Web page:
3.What is the perception that others have of what you should be doing? The key word here is “perception,” because in the corporate world, perception is what forms reality. This is a little more subtle, but essential to understand. It’s far too easy to operate isolated in our own personal bubble of responsibility, when what may be far more important for your career is to understand what the boss, the VIP’s, the executives-in-the-know think about what you should be doing. If you have a disconnect here, then it might not matter how well you perform in the realm of your job description. Find out what others are thinking. Set an appointment with your boss, with your peers, and get feedback. Check in with the most important people you know to make sure you are in alignment with their expectations.

So now that you are self-reflective, stop all that thinking and get out there and make something happen!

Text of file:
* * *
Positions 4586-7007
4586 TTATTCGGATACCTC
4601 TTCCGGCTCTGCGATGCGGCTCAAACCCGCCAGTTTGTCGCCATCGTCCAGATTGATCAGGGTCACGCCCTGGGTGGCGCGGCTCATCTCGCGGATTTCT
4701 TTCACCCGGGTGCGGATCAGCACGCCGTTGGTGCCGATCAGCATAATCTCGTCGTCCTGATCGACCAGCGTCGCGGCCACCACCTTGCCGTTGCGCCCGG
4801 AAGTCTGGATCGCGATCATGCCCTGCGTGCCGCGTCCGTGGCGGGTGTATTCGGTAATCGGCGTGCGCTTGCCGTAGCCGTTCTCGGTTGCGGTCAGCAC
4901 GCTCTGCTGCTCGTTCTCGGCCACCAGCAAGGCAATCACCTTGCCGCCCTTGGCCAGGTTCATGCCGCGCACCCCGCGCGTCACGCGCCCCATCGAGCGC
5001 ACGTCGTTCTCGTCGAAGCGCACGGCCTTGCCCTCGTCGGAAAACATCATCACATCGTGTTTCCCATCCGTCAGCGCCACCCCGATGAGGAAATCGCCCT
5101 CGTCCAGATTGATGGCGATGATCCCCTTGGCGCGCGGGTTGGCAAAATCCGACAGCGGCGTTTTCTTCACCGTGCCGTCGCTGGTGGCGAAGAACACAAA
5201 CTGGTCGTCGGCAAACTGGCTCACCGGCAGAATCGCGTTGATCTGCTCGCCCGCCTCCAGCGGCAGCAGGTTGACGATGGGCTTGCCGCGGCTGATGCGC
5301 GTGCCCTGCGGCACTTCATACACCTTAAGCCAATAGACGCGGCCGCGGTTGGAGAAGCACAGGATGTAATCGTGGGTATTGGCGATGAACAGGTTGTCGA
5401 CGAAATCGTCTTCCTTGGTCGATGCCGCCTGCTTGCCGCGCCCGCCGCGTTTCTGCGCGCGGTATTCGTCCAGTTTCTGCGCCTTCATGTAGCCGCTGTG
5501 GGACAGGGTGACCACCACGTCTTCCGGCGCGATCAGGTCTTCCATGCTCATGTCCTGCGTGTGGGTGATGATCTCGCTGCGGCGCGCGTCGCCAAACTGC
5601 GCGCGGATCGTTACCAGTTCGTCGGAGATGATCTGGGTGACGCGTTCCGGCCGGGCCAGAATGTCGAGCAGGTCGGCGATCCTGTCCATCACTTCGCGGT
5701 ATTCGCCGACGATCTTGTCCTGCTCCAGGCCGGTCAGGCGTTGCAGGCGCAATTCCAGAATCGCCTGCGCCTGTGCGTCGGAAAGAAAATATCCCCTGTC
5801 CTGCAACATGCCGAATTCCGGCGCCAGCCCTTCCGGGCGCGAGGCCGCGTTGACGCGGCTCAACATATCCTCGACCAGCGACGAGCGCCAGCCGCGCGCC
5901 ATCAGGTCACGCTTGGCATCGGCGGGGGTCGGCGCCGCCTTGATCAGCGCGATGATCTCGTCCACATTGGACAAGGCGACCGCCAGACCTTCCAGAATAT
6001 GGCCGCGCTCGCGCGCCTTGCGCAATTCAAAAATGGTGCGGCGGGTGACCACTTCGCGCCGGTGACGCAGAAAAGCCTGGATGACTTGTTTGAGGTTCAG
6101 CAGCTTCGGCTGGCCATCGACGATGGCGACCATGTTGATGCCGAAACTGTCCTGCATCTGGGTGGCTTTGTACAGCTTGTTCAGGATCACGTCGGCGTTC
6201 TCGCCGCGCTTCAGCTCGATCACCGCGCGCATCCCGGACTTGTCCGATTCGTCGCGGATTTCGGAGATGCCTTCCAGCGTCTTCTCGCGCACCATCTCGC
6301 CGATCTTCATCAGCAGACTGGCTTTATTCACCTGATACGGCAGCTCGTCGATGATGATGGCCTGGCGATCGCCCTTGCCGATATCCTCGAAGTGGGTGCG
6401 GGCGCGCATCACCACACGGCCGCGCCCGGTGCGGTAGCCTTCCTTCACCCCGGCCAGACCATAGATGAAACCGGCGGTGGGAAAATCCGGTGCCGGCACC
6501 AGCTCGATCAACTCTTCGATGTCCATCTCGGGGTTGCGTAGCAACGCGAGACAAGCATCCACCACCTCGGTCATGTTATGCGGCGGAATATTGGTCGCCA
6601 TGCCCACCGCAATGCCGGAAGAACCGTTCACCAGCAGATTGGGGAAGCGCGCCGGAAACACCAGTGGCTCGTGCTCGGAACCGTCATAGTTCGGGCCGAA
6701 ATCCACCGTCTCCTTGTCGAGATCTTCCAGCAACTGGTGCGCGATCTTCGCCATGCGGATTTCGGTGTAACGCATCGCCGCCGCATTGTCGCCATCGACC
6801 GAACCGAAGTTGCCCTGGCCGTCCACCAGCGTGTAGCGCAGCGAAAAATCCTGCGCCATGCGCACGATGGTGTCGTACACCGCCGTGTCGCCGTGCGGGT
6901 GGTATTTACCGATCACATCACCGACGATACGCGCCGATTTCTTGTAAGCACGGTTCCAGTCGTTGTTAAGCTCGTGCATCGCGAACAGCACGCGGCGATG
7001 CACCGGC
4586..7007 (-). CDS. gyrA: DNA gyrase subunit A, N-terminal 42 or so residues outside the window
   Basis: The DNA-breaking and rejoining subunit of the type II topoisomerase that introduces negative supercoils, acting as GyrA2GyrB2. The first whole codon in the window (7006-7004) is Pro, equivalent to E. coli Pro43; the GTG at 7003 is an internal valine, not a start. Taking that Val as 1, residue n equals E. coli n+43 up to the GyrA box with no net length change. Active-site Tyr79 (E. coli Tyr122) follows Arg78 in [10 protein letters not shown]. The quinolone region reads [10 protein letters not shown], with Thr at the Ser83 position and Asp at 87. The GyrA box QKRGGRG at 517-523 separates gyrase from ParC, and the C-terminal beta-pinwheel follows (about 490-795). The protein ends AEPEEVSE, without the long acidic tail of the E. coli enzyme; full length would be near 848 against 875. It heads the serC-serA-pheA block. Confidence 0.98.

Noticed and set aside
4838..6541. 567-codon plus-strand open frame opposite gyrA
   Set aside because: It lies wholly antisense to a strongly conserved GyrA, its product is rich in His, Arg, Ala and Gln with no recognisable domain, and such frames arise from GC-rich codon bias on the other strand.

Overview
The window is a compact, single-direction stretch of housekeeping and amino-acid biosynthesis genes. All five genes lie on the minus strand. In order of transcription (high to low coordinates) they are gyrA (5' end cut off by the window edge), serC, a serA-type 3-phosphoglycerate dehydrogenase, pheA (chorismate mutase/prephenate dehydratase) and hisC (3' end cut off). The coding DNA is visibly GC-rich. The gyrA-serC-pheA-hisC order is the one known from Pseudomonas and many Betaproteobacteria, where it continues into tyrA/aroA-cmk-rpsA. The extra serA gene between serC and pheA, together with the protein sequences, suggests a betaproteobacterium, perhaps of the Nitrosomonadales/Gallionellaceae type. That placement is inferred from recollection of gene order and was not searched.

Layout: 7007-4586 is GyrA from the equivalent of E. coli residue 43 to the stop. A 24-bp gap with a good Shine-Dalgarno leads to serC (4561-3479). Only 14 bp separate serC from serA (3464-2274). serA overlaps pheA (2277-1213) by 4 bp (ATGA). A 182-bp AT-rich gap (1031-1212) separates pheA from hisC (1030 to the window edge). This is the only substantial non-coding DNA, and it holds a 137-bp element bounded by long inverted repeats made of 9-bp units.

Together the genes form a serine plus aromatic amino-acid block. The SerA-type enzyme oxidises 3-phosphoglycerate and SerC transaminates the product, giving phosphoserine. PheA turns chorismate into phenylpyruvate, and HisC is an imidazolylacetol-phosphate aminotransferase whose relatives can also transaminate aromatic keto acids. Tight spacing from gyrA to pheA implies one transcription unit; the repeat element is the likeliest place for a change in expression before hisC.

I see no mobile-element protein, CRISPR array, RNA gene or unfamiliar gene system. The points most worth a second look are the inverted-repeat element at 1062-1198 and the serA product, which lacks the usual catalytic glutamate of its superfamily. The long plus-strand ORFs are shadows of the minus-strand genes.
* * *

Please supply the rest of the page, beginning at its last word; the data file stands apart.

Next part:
Thanks to Nance Marie for the photo. She is doing a great job, isn’t she?

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8 Comments leave one →
  1. January 28, 2011 9:12 am

    Perception is reality, isn’t it? Perception even becomes reality in my limited experience.

    I like this tip the best: What else could you be doing that no one else could do? Too often, we just do “stuff” b/c we think “someone” has to get it done! And we get so busy doing stuff (often stuff that other people can do) that we miss out in contributing what we can individually and uniquely contribute.